I set up a new router about a month ago and accidentally allowed my Mac Studio to be exposed to the DMZ. Little Snitch was going crazy with all of the alerts that it was showing, as was my router when blocking tons of the attempts. Believing that some Little Snitch alerts were legitimate, I temporarily allowed them. Yikes! I know that Macs have and use Xprotect to prevent malware and viruses, but I’d really feel a lot more comfortable running a few other products just to be safe.
Do you have any recommendations? I don’t feel the need to have anything running permanently, but I would like to do a quick scan to be safe.
I subscribe to ClamXav, and have it watch and scan the Downloads folder automatically. That folder is also where I store email attachments by habit, so that covers just about all incoming files from the net.
But it can also scan all (or some) disks, started manually or automatically.
Malwarebytes states in its FAQs that “Scanning for malware is not possible on iOS, due to security restrictions imposed by Apple. Antivirus software is neither possible nor allowed in the iOS App Store.” Its iOS app may be successful in proactively preventing a problem but appears to be barred from checking that you have already been infected.
If you have made the mistake of clicking on a link in a spam email, is there no way to be assured that you have not downloaded malware and/or viruses?
I’d love it if a security expert like @rmogull could comment here, but my understanding is that downloaded malware basically doesn’t exist in iOS, and the extreme sandboxing that Apple enforces means that it’s much less likely that something could affect any other apps or the system in general.
That’s not to say that there aren’t security vulnerabilities—those are what Apple keeps fixing in security updates—but they’re real-time exploits that take advantage of a bug to run code.
I was able to install a free version of Bitdefender and ran it against all of my connected devices fortunately the only issues that were found were PC viruses from emails that were over a decade old. I can definitely live with that!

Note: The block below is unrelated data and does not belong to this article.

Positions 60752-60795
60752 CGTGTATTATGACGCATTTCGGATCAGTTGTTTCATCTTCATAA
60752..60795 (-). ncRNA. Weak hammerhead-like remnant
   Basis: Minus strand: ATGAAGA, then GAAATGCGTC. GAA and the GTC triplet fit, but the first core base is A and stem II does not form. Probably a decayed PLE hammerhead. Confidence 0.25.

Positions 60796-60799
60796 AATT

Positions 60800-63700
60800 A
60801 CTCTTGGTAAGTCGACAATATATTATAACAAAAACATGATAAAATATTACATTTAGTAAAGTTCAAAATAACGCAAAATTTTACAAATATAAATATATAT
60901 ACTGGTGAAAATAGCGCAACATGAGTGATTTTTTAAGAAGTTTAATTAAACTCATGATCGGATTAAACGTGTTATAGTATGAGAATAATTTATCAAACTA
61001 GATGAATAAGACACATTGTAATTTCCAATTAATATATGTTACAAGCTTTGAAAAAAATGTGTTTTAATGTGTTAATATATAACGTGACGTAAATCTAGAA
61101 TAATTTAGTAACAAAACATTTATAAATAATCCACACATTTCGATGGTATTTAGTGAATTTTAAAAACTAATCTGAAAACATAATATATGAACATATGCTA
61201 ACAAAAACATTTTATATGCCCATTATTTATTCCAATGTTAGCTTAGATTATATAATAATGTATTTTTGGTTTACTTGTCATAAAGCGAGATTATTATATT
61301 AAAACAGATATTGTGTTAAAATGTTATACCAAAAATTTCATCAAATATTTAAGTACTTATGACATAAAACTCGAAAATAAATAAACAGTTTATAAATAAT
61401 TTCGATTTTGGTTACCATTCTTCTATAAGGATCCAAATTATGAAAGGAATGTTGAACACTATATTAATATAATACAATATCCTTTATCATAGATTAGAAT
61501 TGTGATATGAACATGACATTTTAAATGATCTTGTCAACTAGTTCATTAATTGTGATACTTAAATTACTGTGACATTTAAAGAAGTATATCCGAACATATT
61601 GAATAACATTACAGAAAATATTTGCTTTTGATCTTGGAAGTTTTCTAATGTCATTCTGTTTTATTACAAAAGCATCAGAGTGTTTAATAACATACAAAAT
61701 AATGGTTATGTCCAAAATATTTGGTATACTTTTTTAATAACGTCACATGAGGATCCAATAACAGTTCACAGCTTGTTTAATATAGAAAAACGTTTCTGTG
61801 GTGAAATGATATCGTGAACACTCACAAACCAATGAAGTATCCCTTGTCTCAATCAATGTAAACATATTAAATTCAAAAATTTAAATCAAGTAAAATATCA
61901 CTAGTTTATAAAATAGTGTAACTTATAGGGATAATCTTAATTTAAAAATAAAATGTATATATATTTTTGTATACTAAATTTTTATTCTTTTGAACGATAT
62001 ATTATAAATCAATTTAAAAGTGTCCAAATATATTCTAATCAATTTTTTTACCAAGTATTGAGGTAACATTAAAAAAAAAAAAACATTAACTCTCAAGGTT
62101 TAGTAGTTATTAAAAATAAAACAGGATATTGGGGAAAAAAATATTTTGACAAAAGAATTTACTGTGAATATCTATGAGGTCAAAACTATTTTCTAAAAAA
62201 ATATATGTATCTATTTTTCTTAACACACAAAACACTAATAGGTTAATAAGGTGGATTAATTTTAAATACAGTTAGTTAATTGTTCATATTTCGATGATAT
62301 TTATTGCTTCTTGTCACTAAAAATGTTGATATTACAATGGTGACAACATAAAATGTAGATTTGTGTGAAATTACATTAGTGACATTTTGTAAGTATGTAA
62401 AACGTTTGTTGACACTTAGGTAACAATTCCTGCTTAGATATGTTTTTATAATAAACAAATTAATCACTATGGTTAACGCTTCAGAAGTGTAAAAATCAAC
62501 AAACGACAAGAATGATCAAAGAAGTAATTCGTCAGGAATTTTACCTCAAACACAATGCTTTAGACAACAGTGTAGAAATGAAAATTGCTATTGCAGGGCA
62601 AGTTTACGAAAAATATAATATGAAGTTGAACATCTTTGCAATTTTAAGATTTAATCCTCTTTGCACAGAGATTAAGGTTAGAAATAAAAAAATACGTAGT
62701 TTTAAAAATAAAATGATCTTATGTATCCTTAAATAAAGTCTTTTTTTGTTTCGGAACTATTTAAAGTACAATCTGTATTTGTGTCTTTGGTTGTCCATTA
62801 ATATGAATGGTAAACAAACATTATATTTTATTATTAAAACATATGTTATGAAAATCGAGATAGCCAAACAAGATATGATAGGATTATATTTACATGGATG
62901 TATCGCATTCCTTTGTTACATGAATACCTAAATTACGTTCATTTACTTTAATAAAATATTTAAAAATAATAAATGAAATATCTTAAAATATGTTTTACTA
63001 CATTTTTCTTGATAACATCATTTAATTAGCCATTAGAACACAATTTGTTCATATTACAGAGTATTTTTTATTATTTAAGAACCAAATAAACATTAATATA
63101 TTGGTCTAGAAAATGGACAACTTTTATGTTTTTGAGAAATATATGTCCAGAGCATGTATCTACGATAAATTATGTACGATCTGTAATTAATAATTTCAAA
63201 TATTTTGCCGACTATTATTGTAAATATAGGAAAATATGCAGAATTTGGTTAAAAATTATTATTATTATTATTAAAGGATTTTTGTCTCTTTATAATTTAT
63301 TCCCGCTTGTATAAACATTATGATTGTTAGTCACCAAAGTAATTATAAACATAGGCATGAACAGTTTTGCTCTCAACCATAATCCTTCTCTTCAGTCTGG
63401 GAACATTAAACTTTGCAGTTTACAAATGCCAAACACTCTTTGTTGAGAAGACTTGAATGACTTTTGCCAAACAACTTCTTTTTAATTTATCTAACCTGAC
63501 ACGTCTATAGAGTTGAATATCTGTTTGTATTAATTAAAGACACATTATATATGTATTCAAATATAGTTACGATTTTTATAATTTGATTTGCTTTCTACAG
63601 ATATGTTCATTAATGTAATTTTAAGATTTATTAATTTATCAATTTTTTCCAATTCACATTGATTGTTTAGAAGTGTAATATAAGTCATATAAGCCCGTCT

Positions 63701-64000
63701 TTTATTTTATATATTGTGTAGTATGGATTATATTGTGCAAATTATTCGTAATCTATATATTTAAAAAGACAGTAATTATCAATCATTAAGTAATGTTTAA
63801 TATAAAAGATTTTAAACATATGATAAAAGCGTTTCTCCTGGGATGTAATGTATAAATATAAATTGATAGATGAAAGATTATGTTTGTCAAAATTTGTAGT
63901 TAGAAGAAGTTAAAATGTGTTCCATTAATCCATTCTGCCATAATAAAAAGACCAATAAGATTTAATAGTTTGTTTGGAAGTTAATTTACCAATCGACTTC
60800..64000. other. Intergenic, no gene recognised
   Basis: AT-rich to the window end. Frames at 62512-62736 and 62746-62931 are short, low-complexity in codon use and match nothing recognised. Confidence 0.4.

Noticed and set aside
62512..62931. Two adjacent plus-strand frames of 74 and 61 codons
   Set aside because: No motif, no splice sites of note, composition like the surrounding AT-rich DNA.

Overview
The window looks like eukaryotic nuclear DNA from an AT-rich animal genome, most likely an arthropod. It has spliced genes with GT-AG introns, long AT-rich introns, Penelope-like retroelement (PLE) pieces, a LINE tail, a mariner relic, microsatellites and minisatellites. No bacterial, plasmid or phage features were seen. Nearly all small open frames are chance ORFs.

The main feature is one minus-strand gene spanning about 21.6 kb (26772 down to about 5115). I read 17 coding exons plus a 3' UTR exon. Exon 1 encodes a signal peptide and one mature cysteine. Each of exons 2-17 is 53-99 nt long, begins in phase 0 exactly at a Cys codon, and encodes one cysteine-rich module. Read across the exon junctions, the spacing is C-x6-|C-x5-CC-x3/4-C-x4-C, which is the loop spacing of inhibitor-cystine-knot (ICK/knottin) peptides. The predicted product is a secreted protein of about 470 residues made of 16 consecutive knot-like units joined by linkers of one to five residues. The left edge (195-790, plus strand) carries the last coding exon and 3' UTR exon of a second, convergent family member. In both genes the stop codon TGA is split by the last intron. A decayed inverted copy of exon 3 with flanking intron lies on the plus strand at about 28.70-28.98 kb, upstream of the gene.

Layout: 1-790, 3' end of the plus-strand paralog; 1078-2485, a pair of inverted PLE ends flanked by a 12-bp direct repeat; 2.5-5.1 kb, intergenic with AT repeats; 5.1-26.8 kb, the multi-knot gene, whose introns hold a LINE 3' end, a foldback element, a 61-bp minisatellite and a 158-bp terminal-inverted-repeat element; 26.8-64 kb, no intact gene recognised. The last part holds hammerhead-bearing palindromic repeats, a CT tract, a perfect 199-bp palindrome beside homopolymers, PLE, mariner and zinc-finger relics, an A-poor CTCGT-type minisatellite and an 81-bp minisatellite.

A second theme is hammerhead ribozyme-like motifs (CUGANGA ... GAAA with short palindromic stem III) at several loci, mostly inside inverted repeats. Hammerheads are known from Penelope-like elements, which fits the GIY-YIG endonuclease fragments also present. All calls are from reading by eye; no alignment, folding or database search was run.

That is close to being correct, although if you backup the device to a Mac, the backup can be scanned for iOS malware by at least some scanners. But there is very little iOS malware to begin with, most the result of a targeted attack by a Nation State. I also suspect that very little of that is known since there are no iPhone/iPad scanners to even look for something suspicious.
The only scanner that I’m sure scans for iOS malware on a Mac is ClamXAV with optional cross-platform detections enabled and there are very few signatures labeled “IOS” and even if detected, there is probably no way to remove it from the iDevice itself, if it could even be located. I’m certain that Malwarebytes does not have signatures that address iOS backups.
I should probably add to what’s been said before is that there appear to be many scam apps available from the App Store that are slipping past Apple screeners. There are several user based campaigns searching out such apps and attempting to have Apple remove them after the fact. One example: https://x.com/thejoshmeister/status/1714697752477921668
I am on Ventura and am looking for a new antivirus and was wondering what people’s experiences have been like so far?
First, for protection against malware, I think Malwarebytes is a good utility. But for more comprehensive protection, I believe it’s important to also use anti-virus software.
I’ve used Sophos for many years. While I can’t recall it ever finding a virus, the web address filtering function has saved me from potentially dangerous URL typos and search engine clicks many times. There are some things I don’t like about it, such as the need to be connected to the Internet to manage settings and the kludgy workaround that was required to get it to run on Monterey after upgrading directly from Mojave, but my spouse’s employer requires Sophos so that’s what all the machines in my household run.
Another anti-virus resource is VirusTotal, assuming you have good upstream bandwidth.
Now, here are some suggestions for managing privacy and security on your computer:
Level 1 (foundation)
Anti-virus (I use the anti-virus and Web Protection modules of Sophos Home)
Anti-malware (I use Malwarebytes)
Level 2 (good to have if you don’t mind the convenience vs. security tradeoffs)
Little Snitch (monitor outgoing Internet connections, essentially a reverse firewall)
RansomWhere (anti-ransomware monitor)
SilentKnight (utility for easily checking Apple’s own security measures in macOS for updates)
Another action you can take is to set up a non-Admin user account for daily use. Then you only need to log-in as an Administrator when you are actively doing troubleshooting, installations, or maintenance tasks.
Yes, that’s a great service iMazing provides to iPhone and iPad owners…spyware detection available for unlimited free use.
The tool is transparent and easy to use. I’m not any kind of activist or government official but with the ongoing onslaught of spam texts and compromised apps combined with the prevalence of zero-click attacks, I like having an additional layer of security.